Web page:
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Wing pathology of white-nose syndrome in bats suggests life-threatening disruption of physiology

Overview of attention for article published in BMC Biology, November 2010
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About this Attention Score

  • In the top 5% of all research outputs scored by Altmetric
  • High Attention Score compared to outputs of the same age (98th percentile)

Mentioned by

news
8 news outlets
blogs
2 blogs

Citations

dimensions_citation
191 Dimensions

Readers on

mendeley
358 Mendeley
citeulike
2 CiteULike
connotea
2 Connotea
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Title
Wing pathology of white-nose syndrome in bats suggests life-threatening disruption of physiology
Published in
BMC Biology, November 2010
DOI 10.1186/1741-7007-8-135
Pubmed ID
Authors

Paul M Cryan, Carol Uphoff Meteyer, Justin G Boyles, David S Blehert

Abstract

White-nose syndrome (WNS) is causing unprecedented declines in several species of North American bats. The characteristic lesions of WNS are caused by the fungus Geomyces destructans, which erodes and replaces the living skin of bats while they hibernate. It is unknown how this infection kills the bats. We review here the unique physiological importance of wings to hibernating bats in relation to the damage caused by G. destructans and propose that mortality is caused by catastrophic disruption of wing-dependent physiological functions. Mechanisms of disease associated with G. destructans seem specific to hibernating bats and are most analogous to disease caused by chytrid fungus in amphibians.

Mendeley readers

The data shown below were compiled from readership statistics for 358 Mendeley readers of this research output. Click here to see the associated Mendeley record.

Geographical breakdown

Country Count As %
United States 15 4%
Portugal 2 <1%
Canada 2 <1%
United Kingdom 1 <1%
Costa Rica 1 <1%
Brazil 1 <1%
Germany 1 <1%
Belgium 1 <1%
Romania 1 <1%
Other 3 <1%
Unknown 330 92%

Demographic breakdown

Readers by professional status Count As %
Student > Master 89 25%
Student > Bachelor 79 22%
Researcher 57 16%
Student > Ph. D. Student 35 10%
Other 24 7%
Other 49 14%
Unknown 25 7%
Readers by discipline Count As %
Agricultural and Biological Sciences 205 57%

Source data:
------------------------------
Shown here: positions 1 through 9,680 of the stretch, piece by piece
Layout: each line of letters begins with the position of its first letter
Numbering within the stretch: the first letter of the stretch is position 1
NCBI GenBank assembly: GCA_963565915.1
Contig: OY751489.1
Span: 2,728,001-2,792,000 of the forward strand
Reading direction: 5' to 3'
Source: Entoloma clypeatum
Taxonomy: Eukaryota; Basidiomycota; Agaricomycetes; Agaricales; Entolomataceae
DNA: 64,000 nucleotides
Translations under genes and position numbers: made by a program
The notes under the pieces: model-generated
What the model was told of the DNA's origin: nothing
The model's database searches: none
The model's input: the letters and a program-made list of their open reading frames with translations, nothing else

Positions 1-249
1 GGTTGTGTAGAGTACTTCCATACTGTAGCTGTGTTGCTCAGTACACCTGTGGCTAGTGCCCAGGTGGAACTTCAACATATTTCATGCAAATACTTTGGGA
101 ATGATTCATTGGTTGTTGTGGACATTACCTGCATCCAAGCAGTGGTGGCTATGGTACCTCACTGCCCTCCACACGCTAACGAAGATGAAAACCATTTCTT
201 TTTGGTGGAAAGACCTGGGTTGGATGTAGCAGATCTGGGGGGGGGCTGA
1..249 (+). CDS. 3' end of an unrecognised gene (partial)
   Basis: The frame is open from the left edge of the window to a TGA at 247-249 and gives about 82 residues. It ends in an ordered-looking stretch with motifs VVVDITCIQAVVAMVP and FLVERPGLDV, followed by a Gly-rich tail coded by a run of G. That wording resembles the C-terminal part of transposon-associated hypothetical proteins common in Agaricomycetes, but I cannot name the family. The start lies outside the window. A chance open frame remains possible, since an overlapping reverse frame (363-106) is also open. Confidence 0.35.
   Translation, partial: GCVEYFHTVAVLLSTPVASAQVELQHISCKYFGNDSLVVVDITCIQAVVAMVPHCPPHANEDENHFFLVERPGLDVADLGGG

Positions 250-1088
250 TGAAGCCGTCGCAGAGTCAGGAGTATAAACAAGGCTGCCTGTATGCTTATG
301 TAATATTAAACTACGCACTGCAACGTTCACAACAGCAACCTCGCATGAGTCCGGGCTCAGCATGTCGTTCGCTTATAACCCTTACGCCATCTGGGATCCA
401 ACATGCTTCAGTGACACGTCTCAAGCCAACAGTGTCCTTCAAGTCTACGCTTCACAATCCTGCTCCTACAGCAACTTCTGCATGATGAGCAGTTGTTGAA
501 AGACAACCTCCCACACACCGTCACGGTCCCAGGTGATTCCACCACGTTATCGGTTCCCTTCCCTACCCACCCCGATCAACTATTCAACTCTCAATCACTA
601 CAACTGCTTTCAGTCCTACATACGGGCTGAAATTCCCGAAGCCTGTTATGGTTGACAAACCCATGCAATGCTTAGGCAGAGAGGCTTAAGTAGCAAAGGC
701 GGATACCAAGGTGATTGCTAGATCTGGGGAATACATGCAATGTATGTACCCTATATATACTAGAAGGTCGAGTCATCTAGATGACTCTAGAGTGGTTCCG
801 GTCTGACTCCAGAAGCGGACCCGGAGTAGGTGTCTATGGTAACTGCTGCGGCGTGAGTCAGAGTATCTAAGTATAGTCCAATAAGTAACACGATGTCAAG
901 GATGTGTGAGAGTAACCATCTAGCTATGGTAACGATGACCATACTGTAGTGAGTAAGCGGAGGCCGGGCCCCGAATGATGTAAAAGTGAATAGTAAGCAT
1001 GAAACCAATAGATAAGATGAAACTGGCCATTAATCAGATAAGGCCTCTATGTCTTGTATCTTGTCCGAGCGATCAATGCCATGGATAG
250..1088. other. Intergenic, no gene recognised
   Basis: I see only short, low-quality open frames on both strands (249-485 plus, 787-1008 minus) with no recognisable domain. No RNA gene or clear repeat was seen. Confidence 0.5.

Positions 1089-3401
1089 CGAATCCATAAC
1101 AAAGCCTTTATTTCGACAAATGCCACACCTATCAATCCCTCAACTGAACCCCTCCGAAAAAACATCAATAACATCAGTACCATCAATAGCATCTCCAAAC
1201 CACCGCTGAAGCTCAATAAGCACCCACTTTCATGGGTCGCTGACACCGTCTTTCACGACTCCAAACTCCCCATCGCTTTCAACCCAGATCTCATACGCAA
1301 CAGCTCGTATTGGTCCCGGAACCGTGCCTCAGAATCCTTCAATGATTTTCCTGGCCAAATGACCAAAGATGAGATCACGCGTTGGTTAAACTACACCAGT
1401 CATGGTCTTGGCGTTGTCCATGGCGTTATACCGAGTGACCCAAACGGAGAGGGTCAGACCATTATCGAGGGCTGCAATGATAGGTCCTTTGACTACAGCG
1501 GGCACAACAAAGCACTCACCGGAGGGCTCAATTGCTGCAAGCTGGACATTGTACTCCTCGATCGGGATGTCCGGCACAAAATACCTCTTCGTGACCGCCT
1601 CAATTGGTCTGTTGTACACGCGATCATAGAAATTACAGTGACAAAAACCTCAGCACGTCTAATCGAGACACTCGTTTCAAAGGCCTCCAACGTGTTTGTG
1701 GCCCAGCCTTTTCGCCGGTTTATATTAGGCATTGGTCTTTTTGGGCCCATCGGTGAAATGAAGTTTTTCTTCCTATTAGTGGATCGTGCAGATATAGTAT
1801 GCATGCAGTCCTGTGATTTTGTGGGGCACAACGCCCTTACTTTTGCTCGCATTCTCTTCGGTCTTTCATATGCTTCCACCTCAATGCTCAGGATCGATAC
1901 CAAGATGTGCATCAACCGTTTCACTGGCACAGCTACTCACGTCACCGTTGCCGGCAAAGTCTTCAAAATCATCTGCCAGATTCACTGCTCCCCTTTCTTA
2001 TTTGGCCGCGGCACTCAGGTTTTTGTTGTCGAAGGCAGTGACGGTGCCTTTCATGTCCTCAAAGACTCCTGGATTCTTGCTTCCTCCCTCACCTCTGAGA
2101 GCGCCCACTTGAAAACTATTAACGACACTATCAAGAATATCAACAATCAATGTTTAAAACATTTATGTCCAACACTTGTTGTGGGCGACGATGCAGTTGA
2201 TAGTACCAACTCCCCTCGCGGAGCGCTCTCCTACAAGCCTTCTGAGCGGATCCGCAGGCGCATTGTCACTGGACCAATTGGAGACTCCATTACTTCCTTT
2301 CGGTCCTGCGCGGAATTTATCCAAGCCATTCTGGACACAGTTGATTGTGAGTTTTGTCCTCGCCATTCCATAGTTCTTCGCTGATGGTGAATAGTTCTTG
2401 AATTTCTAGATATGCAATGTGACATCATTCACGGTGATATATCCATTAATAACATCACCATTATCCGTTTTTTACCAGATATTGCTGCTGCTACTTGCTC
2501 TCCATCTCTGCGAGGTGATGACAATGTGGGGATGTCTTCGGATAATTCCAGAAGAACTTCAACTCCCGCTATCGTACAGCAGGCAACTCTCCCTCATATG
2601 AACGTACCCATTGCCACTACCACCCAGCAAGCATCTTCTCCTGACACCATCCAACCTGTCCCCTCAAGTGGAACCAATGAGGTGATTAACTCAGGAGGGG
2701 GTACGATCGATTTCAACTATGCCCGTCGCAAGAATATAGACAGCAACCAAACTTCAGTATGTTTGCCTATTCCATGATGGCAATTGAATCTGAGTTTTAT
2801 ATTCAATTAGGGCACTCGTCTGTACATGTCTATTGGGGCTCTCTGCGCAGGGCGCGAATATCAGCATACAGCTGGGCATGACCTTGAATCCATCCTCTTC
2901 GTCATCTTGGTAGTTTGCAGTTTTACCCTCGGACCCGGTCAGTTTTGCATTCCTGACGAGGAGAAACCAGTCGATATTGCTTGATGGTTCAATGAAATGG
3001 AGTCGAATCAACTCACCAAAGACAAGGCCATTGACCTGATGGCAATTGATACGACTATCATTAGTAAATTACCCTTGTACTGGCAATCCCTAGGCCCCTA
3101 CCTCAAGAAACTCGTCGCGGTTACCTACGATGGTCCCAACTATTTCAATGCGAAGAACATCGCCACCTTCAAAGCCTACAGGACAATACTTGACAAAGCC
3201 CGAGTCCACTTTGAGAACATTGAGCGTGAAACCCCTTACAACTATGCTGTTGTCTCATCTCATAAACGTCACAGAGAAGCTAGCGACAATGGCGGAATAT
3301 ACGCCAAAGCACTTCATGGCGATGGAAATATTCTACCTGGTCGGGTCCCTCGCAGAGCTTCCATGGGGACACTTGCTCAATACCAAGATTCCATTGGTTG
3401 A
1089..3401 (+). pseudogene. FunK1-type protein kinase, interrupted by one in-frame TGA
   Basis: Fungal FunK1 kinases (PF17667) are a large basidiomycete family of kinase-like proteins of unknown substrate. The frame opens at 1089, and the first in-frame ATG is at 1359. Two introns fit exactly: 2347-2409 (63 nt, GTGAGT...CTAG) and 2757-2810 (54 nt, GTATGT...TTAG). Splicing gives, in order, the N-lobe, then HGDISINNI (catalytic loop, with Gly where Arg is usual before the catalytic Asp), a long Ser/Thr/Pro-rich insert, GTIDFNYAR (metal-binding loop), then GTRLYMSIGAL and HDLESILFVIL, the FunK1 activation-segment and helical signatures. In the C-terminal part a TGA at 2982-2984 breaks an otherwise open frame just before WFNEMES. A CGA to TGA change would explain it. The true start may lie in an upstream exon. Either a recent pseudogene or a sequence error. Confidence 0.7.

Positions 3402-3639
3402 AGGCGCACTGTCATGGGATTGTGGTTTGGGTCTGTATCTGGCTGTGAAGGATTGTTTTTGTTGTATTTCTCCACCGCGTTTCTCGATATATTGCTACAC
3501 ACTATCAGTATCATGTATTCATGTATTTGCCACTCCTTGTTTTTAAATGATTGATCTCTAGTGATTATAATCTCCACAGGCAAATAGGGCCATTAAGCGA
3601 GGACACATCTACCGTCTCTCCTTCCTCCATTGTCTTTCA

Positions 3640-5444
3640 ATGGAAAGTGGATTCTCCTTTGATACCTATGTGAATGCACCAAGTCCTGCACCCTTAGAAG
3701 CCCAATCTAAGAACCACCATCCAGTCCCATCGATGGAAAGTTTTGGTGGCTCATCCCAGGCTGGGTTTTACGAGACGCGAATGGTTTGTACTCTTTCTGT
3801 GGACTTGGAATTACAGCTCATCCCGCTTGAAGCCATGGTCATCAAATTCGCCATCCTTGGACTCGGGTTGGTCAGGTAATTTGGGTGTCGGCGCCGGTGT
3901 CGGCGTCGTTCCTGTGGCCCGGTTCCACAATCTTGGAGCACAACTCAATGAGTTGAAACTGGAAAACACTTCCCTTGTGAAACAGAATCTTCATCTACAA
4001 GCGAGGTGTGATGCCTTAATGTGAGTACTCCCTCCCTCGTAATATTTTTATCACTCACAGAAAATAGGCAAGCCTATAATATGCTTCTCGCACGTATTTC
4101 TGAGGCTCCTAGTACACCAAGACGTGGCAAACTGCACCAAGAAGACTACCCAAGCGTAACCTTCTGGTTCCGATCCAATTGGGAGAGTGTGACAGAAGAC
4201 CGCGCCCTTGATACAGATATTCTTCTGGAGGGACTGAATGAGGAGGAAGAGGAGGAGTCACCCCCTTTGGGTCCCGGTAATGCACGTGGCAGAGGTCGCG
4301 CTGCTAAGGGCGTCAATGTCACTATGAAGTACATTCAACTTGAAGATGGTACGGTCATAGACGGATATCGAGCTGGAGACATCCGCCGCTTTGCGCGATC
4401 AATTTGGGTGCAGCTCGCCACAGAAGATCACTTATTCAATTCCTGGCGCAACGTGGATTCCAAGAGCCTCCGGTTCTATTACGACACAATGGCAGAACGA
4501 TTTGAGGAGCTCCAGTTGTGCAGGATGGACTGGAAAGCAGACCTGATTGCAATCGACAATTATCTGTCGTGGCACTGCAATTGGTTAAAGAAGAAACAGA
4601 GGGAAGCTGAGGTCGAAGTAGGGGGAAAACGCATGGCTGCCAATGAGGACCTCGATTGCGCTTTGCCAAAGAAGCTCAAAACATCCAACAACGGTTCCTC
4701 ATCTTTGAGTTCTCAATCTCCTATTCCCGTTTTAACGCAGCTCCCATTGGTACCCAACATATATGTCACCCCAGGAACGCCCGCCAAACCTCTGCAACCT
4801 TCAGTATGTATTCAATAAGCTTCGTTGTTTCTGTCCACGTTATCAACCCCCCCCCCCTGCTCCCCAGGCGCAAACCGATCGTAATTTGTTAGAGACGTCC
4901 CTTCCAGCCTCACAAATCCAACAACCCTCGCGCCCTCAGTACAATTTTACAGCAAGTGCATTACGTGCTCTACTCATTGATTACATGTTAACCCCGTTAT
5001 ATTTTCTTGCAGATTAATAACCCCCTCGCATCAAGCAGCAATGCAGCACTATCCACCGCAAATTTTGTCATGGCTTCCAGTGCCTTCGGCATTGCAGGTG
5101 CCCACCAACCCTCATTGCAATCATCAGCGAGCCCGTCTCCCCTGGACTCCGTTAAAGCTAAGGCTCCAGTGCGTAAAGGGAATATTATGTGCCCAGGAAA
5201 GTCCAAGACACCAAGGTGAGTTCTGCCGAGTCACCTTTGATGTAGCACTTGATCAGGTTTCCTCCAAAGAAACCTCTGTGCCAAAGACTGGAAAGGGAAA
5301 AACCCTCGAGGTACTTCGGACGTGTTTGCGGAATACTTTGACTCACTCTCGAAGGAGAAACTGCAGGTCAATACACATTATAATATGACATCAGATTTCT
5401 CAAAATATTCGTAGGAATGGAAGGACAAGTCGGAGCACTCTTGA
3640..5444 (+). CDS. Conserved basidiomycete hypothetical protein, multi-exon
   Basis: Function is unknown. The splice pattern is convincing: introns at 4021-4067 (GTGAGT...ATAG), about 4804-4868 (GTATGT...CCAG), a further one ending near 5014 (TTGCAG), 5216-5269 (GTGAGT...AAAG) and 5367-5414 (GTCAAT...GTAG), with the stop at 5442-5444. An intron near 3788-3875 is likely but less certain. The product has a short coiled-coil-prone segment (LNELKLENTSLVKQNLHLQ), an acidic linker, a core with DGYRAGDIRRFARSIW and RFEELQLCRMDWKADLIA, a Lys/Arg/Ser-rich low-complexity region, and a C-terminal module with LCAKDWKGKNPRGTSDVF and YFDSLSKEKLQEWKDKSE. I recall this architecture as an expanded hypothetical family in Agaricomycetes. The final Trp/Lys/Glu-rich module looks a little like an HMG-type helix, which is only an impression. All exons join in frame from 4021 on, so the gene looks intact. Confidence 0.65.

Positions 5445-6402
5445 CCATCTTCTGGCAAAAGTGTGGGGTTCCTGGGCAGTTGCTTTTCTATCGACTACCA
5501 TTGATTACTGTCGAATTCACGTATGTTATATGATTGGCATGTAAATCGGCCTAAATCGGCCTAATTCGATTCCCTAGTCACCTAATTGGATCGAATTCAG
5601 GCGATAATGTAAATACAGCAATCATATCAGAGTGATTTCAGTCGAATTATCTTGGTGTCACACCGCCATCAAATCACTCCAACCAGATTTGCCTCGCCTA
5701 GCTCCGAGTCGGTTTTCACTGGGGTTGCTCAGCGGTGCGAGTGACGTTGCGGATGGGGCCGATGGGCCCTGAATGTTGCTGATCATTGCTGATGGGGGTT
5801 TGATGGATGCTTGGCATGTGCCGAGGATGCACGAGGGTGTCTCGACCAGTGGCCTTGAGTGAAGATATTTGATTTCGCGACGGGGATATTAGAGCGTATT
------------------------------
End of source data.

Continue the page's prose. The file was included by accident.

Environmental Science 50 14%
Biochemistry, Genetics and Molecular Biology 18 5%
Veterinary Science and Veterinary Medicine 16 4%
Medicine and Dentistry 10 3%
Other 27 8%
Unknown 32 9%

Attention Score in Context

This research output has an Altmetric Attention Score of 69. This is our high-level measure of the quality and quantity of online attention that it has received. This Attention Score, as well as the ranking and number of research outputs shown below, was calculated when the research output was last mentioned on 31 July 2021.
All research outputs
#404,523
of 18,772,620 outputs
Outputs from BMC Biology
#101
of 1,608 outputs
Outputs of similar age
#1,605
of 106,015 outputs
Outputs of similar age from BMC Biology
#1
of 1 outputs
Altmetric has tracked 18,772,620 research outputs across all sources so far. Compared to these this one has done particularly well and is in the 97th percentile: it's in the top 5% of all research outputs ever tracked by Altmetric.
So far Altmetric has tracked 1,608 research outputs from this source. They typically receive a lot more attention than average, with a mean Attention Score of 20.1. This one has done particularly well, scoring higher than 93% of its peers.
Older research outputs will score higher simply because they've had more time to accumulate mentions. To account for age we can compare this Altmetric Attention Score to the 106,015 tracked outputs that were published within six weeks on either side of this one in any source. This one has done particularly well, scoring higher than 98% of its contemporaries.
We're also able to compare this research output to 1 others from the same source and published within six weeks on either side of this one. This one has scored higher than all of them